on climate policy grounds will create winners and losers. At a
societal level we have a "moral hazard"
in that the promise of geo-engineering, however speculative, reinforces
behaviour that makes its need more likely. The wider point is
not the pros and cons of particular technologies, but that the
scientific community is becoming so scared of our collective inability
to tackle climate emissions that such outlandish schemes are being
considered for serious study. We already have the technology and
know-how to make dramatic cuts in global emissions-but it's not
happening, and those closest to the climate science are coming
near to pressing the panic button. A focus on tinkering with our
entire planetary system is not a dynamic new technological and
scientific frontier, but an expression of political despair.
Consequently, Greenpeace believes that there
need to be very strict conditions attached to research into any
potential candidates for geo-engineering. Specifically:
1. All propositions for geo-engineering
research must be evaluated using strict and precautionary sets
of rules, including scientific, legal and policy components, developed
and overseen by international cross-disciplinary advisory committees
set up under UN auspices. Scientific expertise needs to include
ecology, engineering and life cycle analysis. Political components
need to have at the very least regional and stakeholder representation.
Legal compliance with international agreements would be a necessity.
2. There need to be pre-set criteria for
environmental and social acceptability.
3. Actual geo-engineering should be prohibited
except for research agreed through the international governance
arrangements. No payments should be considered through, eg CDM,
before sign off by these committees.
Criteria in (2) need to recognize that not every
proposition is necessarily environmentally damaging, but there
are features of the risks associated with their implementation.
1. Ideas which remove CO2 and other gases
from the atmosphere by physical means are less interventionist
that those which use existing ecosystems, and deliver more effective
change than those which try to "reflect" heat. In addition
to climate change, CO2 also causes ocean acidification which will
potentially have serious impacts on the marine ecosystems and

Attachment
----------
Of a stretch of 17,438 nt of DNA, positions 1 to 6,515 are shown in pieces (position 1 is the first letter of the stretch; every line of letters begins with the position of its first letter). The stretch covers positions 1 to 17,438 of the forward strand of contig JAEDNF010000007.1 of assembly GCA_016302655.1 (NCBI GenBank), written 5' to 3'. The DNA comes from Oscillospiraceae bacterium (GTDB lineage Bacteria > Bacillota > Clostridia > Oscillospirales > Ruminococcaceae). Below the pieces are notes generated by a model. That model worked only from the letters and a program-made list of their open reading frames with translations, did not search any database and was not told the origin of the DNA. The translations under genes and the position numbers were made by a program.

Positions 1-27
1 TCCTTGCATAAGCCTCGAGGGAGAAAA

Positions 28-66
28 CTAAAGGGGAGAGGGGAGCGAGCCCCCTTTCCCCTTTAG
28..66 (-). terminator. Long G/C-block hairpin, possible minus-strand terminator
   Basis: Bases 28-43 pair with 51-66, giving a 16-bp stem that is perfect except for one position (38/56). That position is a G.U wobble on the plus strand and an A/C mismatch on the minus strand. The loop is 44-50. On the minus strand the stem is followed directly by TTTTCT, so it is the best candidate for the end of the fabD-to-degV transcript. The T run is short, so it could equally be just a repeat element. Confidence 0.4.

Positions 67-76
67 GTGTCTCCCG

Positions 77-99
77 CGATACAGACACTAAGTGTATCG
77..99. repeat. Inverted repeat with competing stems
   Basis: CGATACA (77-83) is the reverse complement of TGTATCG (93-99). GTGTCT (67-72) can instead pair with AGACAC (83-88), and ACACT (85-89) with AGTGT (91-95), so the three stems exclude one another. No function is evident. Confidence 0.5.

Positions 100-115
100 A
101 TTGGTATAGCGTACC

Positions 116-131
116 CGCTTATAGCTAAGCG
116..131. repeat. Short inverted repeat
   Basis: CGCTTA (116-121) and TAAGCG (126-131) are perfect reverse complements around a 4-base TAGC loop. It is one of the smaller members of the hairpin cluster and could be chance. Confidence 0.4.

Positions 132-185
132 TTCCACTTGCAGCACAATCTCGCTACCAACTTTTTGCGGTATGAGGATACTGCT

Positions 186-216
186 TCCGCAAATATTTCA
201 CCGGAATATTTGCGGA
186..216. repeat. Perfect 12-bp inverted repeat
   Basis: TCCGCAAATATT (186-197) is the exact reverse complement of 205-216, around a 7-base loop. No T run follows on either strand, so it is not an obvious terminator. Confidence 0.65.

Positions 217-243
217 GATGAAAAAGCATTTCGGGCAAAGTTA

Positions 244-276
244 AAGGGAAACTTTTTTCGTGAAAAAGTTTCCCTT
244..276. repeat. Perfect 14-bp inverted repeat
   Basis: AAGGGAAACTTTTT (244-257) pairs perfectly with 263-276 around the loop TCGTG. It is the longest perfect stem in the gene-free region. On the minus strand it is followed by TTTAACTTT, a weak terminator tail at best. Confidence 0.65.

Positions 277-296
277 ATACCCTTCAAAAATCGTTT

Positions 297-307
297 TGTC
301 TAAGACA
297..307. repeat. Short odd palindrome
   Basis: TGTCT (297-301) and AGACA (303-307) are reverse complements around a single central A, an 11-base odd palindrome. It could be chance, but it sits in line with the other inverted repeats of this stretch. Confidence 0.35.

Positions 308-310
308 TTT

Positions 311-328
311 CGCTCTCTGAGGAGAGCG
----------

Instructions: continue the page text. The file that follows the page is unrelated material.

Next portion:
on coastal communities. Ocean fertilization as a mitigation strategy,
whether with iron or other nutrients, could exacerbate this problem,
damage marine ecosystems and even result in increased emissions
of other, biogenic greenhouse gases. A Note published on iron
fertilization published last year by the Greenpeace International
Science Laboratory is submitted as an appendix.
2. Large scale intervention in natural ecosystems
is generally perturbing systems that we do not understand with
the potential for widespread, unpredictable and long-lasting adverse
consequences. It should be subject to the precautionary principle.
3. There needs to be a thorough understanding
of the life-cycle impacts of any propositions.
This approach and criteria are suggested because
of the context in which geo-engineering ideas are being raised.
It is a much better option for society as a whole to use existing
technology and policy to reduce emissions rather than attempt
the potentially dangerous approaches that geo-engineering propositions
represent. Public money and policy focus is better spent on this
than on speculative and potentially risky geo-engineering ideas.
26 Intergovernmental Panel on Climate Change (IPCC)
(2007), Fourth Assessment Report: Climate Change 2007: Synthesis
Report-Summary for Policymakers. http://www.ipcc.ch/pdf/assessment-report/ar4/syr/ar4_syr_spm.pdf Back
Vicky Pope, Hadley Centre, Met Office "Degrees of Caution",
Guardian, 1 October 2008 http://www.guardian.co.uk/environment/2008/oct/01/climatechange.carbonemissions Back